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Here's the verdict on whether the new Storm Boy movie is as good as the original.

Remaking a classic story can be both a blessing and a curse.

In one instance, it gifts your project with an enticing layer of curiosity as audiences flock to see how their favourite story has been revamped and reimagined. On the flip side, however, it also means that your new offering can rarely be seen as a triumph in its own right.

This is a conundrum facing the new Australian movie Storm Boy, which drops into cinemas this week.

The movie is based on Colin Thiele’s classic children’s book of the same name and is a reimagining of the beloved 1976 movie, facts that ensure this enduring Aussie story has a strong and devoted fan base already in place.

As with past iterations of the story, 2019’s Storm Boy slips back and forth between the past and present life of Mike Kingley, played as a child by Finn Little and as an adult by Geoffrey Rush.

The present day scenes of the film are set within downtown Adelaide where Rush’s version of Michael Kingley, now a retired and weary businessman, is waiting for his company to vote on a proposal to lease land in Western Australia to a mining company.

His son-in-law is aggressively trying to push the vote through but his teenage granddaughter is opposed to it, and threatens to hold Michael accountable for the fate of the land.

And so the movie flips back in time to Michael’s childhood as he tells his granddaughter about his life as a child living in an isolated beachside shack on the edge of Coorong National Park, 100 miles southeast of Adelaide.

His father, “Hideaway Tom” (played by Jai Courtney), has retreated from the world after suffering a terrible personal tragedy. He spends his days alone on the water fishing and working, leaving Michael to wander the shoreline alone.

It is during one of Michael’s long days of isolation by the waterways that he comes across three newborn pelican chicks who have been left alone in their nest to die after their mother was killed by poachers. It is during the rescue of the chicks that Michael becomes friends with Fingerbone Bill (played by Trevor Jamieson), an Aboriginal man who has also been forced to live apart from his people.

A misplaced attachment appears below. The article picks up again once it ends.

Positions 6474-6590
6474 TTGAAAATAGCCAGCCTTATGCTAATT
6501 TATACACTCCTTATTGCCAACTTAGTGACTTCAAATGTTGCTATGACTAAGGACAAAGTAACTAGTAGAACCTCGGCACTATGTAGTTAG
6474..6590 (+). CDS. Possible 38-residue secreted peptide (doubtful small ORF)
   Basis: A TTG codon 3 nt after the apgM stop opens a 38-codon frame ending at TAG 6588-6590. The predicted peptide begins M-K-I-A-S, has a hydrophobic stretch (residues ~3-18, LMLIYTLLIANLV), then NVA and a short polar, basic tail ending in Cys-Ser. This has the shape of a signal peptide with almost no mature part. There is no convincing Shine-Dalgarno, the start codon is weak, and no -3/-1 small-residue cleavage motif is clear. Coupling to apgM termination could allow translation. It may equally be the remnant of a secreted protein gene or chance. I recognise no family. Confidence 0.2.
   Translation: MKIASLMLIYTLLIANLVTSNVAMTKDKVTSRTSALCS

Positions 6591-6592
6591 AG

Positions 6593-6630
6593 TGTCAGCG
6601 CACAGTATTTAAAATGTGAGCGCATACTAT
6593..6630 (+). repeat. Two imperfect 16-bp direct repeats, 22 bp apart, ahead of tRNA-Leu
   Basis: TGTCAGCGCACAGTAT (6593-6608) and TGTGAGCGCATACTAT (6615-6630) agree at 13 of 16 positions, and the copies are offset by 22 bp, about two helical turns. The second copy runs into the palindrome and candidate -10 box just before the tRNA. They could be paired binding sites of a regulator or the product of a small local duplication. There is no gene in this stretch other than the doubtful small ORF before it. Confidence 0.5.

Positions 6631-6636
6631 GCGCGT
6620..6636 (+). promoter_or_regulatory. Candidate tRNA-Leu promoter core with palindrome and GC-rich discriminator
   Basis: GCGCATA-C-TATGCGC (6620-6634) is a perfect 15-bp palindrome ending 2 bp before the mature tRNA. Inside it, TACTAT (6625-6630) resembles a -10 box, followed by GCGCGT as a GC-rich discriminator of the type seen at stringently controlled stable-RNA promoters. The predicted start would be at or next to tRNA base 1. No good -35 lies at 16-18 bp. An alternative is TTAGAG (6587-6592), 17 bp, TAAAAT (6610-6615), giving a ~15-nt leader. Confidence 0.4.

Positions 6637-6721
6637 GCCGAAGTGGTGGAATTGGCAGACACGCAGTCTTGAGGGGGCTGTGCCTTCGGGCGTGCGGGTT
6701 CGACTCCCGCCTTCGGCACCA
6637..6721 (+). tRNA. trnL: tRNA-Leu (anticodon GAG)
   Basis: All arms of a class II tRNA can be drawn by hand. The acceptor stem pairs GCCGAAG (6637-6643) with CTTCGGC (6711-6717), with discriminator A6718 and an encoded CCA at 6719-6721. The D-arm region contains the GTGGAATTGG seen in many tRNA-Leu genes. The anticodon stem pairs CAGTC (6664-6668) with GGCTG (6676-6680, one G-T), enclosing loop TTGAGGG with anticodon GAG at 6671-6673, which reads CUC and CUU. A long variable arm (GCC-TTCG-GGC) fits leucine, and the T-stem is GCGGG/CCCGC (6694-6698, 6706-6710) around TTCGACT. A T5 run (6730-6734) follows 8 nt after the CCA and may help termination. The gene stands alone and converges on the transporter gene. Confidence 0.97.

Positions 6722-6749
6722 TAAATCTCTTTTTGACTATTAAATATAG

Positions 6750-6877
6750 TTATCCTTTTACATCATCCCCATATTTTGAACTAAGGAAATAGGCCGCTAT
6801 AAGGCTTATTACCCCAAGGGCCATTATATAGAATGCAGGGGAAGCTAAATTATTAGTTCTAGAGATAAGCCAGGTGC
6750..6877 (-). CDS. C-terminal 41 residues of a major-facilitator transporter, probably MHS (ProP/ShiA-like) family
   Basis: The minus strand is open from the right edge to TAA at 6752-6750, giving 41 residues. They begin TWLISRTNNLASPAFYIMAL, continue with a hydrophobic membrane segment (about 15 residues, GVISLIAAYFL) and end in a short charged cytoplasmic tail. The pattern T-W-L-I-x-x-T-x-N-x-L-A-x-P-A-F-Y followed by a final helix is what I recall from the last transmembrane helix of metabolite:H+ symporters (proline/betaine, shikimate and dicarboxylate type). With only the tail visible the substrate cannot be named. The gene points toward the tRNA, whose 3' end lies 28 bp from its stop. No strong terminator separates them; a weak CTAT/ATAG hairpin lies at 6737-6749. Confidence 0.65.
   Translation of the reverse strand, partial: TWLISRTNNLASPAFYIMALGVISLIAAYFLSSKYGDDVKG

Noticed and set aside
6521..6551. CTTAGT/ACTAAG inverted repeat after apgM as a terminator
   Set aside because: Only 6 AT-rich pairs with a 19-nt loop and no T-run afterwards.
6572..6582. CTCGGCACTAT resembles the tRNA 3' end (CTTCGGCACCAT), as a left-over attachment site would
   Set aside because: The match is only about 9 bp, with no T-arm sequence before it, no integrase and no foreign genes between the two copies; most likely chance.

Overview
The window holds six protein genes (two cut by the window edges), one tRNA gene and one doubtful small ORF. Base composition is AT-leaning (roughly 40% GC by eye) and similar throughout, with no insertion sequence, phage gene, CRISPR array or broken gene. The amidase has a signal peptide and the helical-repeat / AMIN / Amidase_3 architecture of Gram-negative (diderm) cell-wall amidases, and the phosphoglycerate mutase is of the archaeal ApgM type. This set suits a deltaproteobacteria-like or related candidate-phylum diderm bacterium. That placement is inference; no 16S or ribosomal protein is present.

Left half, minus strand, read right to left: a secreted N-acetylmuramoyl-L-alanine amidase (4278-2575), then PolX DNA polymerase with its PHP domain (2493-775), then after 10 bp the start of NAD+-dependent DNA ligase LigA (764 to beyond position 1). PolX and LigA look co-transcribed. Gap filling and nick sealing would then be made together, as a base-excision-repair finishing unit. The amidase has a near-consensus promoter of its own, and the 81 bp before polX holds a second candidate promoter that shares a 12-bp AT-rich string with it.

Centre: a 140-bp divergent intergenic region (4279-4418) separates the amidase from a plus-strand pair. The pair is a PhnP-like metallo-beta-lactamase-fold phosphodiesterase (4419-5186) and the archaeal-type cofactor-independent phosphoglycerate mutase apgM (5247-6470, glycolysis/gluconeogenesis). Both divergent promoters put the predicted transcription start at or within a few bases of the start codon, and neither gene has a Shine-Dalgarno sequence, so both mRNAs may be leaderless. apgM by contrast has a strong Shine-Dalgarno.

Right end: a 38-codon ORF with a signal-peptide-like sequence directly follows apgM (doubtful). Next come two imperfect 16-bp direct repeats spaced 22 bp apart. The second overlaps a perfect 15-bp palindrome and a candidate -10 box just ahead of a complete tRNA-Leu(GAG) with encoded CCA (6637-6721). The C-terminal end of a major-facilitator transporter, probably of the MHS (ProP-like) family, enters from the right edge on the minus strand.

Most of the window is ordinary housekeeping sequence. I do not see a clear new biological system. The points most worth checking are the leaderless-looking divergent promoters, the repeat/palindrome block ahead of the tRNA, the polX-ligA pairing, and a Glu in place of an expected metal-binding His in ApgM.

Finn Little in Storm Boy with Mr Percival. Source: Sony.
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Against all odds, Michael and Bill manage to keep the baby pelicans alive, and the birds, now named Mr Proud, Mr Ponder and Mr Percival, become beloved (and very naughty) members of the household.

It is within the dreamy, exquisitely shot flashback sequences of young Michael raising his pelicans and slowly rebuilding his relationship with his broken father that Storm Boy really shines. These are the moments in the film where the true heart and essence of this enduring tale, first found within the pages of the book and then in the original movie, are at their strongest.

Where Storm Boy falls down as a movie, however, is in the present day scenes and not just because of the cloud that is now hanging over actor Geoffrey Rush following allegations of sexual misconduct (which he denies).

These scenes drag on for much too long, are packed with so much exposition that they flood the audience with useless facts and feel very uneven compared to the scenes from Michael's past.

I can't help but feel that the magic of Storm Boy has been slightly stripped away here, thanks to how the modern day component of the story was handled. The film adds in a more extensive and timely nod to environmentalism than we have seen in the past, but it's not enough to save the storyline.

And yet, despite this misstep, Storm Boy is still a beautiful addition to the catalogue of Australian film and one that old and new fans of the story alike should see in full force on the big screen.

Just make sure you have at least six boxes of tissues on hand for the film's final scenes - I knew what was coming and it still packed a punch. The final strains of the movie's lovely score were almost drowned out by the intense sobs of the audience around me.

Just be warned.

Storm Boy will play in cinemas Australia-wide from Thursday, January 17. It is rated PG.

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